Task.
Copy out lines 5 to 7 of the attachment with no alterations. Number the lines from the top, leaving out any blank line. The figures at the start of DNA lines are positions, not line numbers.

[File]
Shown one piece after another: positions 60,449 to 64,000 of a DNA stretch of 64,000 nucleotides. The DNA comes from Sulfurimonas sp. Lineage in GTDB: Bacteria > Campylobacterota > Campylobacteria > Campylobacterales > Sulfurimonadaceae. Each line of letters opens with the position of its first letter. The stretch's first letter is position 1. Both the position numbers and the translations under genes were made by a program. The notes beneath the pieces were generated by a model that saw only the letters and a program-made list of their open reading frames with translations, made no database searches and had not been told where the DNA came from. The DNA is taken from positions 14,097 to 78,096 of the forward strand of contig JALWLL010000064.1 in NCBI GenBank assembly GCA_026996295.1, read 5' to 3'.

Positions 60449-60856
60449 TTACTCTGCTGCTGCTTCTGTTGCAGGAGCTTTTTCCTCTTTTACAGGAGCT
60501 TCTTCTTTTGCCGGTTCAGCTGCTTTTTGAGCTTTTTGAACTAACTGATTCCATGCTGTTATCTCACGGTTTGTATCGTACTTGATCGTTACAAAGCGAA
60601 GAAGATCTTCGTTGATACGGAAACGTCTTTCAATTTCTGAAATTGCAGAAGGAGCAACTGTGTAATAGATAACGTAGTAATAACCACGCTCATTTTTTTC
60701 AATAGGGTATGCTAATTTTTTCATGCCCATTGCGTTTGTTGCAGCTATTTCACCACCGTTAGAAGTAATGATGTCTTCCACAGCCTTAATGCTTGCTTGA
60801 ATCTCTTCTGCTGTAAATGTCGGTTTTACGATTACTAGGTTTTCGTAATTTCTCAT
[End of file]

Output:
60601 GAAGATCTTCGTTGATACGGAAACGTCTTTCAATTTCTGAAATTGCAGAAGGAGCAACTGTGTAATAGATAACGTAGTAATAACCACGCTCATTTTTTTC
60701 AATAGGGTATGCTAATTTTTTCATGCCCATTGCGTTTGTTGCAGCTATTTCACCACCGTTAGAAGTAATGATGTCTTCCACAGCCTTAATGCTTGCTTGA
60801 ATCTCTTCTGCTGTAAATGTCGGTTTTACGATTACTAGGTTTTCGTAATTTCTCAT